Did you know there was a Buddhist republic in Europe? And a desert for that matter? Or a pagan republic? Russia stretches from Eastern Europe to Alaska and contains many semi-autonomous republics - they have their own presidents, their own TV stations, their own heroes and legends and, of course, their own corruption, brutality, and cities dedicated to chess. They just don't have tourists.

Kalder sets out as an 'anti-tourist' visiting these undesirable places and casting a realistic eye over them and their prospects; yet the same eye also contains a deep empathy towards these people and their invisible countries. Kalder's black humour carries the book from history to personal encounter (or non-encounter) with ease, and his revelations broaden out the view well beyond four republics you've never heard of.

Kalder states at the beginning that 'travel rarely broadens the mind', and travel books even more rarely do so. But this one does, brilliantly.

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Product Details

ISBN:
9780743289948
Author:
Kalder, Daniel
Publisher:
Scribner Book Company
Author:
Daniel Kalder
Subject:
Description and travel
Subject:
Anthropology - Cultural
Subject:
Essays & Travelogues
Subject:
Former Soviet republics
Subject:
Russia
Subject:
Russia, Southern
Subject:
Travel
Subject:
Russia, Southern Description and travel.
Subject:
Kalder, Daniel - Travel - Russia (Federation)
Subject:
Travel-Russia
Copyright:
Edition Description:
B102
Publication Date:
August 2006
Binding:
TRADE PAPER
Grade Level:
General/trade
Language:
English
Illustrations:
27 bandamp;w photos t-o
Pages:
288
Dimensions:
8.44 x 5.5 in 11.585 oz

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Related Subjects


Travel » Russia and Independent States » General
Travel » Russia and Independent States » Russia
Travel » Travel Writing » General

Lost Cosmonaut: Observations of an Anti-Tourist New Trade Paper
0 stars - 0 reviews
$19.95 In Stock
Product details 288 pages Scribner Book Company - English 9780743289948 Reviews:
"Review" by , "For armchair sightseers who take their travel books with a grain of salt."
"Review" by , "Kalder challenges us to see the beauty in obliteration, to find the potential for creation in absolute destruction."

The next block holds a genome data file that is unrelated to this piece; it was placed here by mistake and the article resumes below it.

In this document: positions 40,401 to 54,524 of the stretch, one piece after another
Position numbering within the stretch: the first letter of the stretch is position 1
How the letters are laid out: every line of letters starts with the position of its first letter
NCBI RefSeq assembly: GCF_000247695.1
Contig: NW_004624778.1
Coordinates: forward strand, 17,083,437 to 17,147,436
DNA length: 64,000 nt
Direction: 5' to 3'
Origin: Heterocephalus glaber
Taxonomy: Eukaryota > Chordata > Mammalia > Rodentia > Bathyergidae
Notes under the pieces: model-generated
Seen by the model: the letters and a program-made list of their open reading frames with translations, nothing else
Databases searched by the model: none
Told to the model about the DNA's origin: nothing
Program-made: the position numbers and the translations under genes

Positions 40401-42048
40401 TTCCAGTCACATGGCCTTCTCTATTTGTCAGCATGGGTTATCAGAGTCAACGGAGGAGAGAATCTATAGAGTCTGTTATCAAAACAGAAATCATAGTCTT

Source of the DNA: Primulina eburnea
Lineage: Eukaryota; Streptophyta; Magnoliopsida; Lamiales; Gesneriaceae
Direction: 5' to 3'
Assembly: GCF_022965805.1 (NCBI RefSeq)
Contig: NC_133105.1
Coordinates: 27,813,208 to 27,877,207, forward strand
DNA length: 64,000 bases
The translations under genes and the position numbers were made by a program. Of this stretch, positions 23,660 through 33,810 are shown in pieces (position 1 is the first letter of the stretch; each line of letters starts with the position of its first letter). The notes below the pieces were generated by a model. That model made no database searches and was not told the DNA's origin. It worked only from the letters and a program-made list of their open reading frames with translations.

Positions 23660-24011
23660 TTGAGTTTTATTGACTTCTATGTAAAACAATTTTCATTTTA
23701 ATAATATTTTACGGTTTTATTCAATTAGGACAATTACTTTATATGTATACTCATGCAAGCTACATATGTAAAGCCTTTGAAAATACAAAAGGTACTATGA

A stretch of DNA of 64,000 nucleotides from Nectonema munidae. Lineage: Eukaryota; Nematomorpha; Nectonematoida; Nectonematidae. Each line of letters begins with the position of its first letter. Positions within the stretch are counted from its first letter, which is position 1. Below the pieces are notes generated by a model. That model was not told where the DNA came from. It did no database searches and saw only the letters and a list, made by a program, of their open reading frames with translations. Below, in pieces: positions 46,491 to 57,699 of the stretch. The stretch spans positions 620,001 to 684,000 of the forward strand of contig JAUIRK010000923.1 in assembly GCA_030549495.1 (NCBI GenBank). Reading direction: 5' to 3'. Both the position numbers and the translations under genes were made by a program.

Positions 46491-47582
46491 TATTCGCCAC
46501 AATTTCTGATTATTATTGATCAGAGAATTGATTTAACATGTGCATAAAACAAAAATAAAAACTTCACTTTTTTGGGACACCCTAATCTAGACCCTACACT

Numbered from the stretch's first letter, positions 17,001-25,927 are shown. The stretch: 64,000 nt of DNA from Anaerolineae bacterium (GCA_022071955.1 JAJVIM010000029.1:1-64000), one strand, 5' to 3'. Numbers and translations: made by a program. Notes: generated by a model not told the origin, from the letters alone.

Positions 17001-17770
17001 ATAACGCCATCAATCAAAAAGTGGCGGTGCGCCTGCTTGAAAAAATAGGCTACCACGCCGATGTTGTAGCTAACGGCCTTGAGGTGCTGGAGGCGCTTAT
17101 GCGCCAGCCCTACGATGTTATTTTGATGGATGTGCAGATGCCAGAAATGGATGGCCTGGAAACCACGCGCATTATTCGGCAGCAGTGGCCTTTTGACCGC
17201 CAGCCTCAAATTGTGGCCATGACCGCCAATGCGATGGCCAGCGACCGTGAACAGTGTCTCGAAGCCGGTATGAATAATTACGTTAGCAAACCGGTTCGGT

"Review" by , "[C]ool, wry, lively, and fun."
"Review" by , "Imagine a Bill Bryson with Tourette's, and you'll have some of the flavour of this spasmodic, deliberately crass, strangely wonderful book." (London)
"Synopsis" by , In a tale of adventure, boredom, conversation, and observation, Kalder reveals a world of hidden cities, bizarre suicidal customs, lost rites, and insanely inventive serial killers in the former Soviet Union.
"Synopsis" by , Daniel Kalder belongs to a unique group: the anti-tourists. Sworn to uphold the mysterious tenets of The Shymkent Declarations, the anti-tourist seeks out the dark, lost zones of our planet, eschewing comfort, embracing hunger and hallucinations, and always traveling at the wrong time of year. In Lost Cosmonaut, Kalder visits locations that most of us don't even know exist — Tatarstan, Kalmykia, Mari El, and Udmurtia. He loves these places because no one else does, because everyone else passes them by.

A tale of adventure, conversation, boredom, and observation — occasionally enhanced by an overactive imagination — Kalder reveals a world of hidden cities, lost rites, mail-order brides, machine guns, mutants, and cold, cold emptiness. In the desert wastelands of Kalmykia, he stumbles upon New Vasyuki, the only city in the world dedicated to chess. In Mari El, home to Europe's last pagan nation, he meets the chief Druid and participates in an ancient rite; while in the bleak industrial badlands of Udmurtia, Kalder searches for Mikhail Kalashnikov, inventor of the AK-47, and inadvertently becomes a TV star. An unorthodox mix of extraordinary stories woven together with fascinating history, peculiar places, and even stranger people, Lost Cosmonaut is poetic and profane, hilarious and yet oddly heartwarming, bizarre and even educational. In short, it's the perfect guide to the most alien planet in our cosmos: Earth.